The involved SME is recognized as a well-known center of expertise for manufacturing, created in 1965 at the request of the manufacturing industry. The aim is to provide companies with the means and skills to increase their competitiveness, participate in standardization, create a link between scientific research and industry, promote technological advancement, help improve efficiency, and ensure quality.
The case company is developing AM processes using the BJ technology. Given the economic and environmental potential of this technology, the ambition is to rapidly and efficiently support-manufacturing companies in implementing it and ramping up their AM processes.
Therefore, it is important to address any issues from the start and standardize the processes as much as feasible in order to ease the scale-up of production. To this end, the DMAIC framework and identified KPIs pool are used to improve quality and sustainability of the AM process using BJ technology.
BJ enables production of complex components for numerous applications. BJ is the only powered bed AM process that is not fusion-based, thus manufactured parts have no residual stresses as opposed to laser-based AM, particularly the widely used powder bed fusion processes. After the design phase of the 3D model, the manufacturing process follows six distinct phases, which are depicted here:
  • 3D Printing. The actual printing process, while fascinating to watch, should actually be the process stage that requires the least attention and interaction. Ideally, the 3D printer is able to run “lights out” without requiring constant operator monitoring or intervention.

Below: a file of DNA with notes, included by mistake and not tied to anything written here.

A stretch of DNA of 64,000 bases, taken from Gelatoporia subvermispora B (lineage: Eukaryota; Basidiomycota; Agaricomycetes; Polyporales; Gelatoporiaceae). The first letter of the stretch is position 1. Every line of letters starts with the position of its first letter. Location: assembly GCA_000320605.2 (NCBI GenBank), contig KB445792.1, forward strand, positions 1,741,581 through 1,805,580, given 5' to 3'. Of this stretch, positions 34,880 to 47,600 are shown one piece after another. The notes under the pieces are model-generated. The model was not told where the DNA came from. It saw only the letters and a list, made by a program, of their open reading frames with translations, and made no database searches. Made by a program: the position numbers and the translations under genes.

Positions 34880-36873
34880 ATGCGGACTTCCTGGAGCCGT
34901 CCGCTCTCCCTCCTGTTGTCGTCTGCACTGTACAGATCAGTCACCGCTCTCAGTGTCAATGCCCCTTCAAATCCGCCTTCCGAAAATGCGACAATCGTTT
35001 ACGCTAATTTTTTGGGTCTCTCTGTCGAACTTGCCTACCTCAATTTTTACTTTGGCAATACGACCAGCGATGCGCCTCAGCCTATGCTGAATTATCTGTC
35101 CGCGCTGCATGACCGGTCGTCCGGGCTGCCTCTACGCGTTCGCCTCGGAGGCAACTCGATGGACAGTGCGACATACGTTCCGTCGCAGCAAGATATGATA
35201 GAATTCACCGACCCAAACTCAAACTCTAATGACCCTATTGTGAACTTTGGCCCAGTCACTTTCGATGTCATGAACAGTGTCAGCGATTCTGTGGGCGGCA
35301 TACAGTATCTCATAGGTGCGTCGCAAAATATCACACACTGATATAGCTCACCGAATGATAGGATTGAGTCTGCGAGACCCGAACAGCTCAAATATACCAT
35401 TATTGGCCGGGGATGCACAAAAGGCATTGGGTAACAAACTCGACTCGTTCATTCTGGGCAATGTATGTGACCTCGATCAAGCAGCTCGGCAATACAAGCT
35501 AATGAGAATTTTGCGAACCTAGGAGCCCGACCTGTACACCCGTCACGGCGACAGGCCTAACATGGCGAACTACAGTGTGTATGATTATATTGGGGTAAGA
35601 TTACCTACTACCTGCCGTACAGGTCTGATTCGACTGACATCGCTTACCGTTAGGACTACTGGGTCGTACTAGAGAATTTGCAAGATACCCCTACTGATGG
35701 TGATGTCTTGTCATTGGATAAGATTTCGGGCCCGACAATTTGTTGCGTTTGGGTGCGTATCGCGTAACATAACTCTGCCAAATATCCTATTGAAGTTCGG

• Cleaning. This phase is mainly composed by two substages that are complementary: build removal that removes excess material from the build inside the printer (e.g., in powder bed processes), and removing the build from the printer and part separation that removes parts from the build plate.
  • Sintering. This phase consists of bonding the individual particles through solid-state diffusion at a temperature below the melting point of the material. However, sintering may involve liquid phase formation, also known as liquid phase sintering [14].
  • Surface Finishing. This phase utilizes machining processes to remove remaining supports, smooth surfaces, add critical features, and hit critical tolerances, polishing surfaces, coating etc.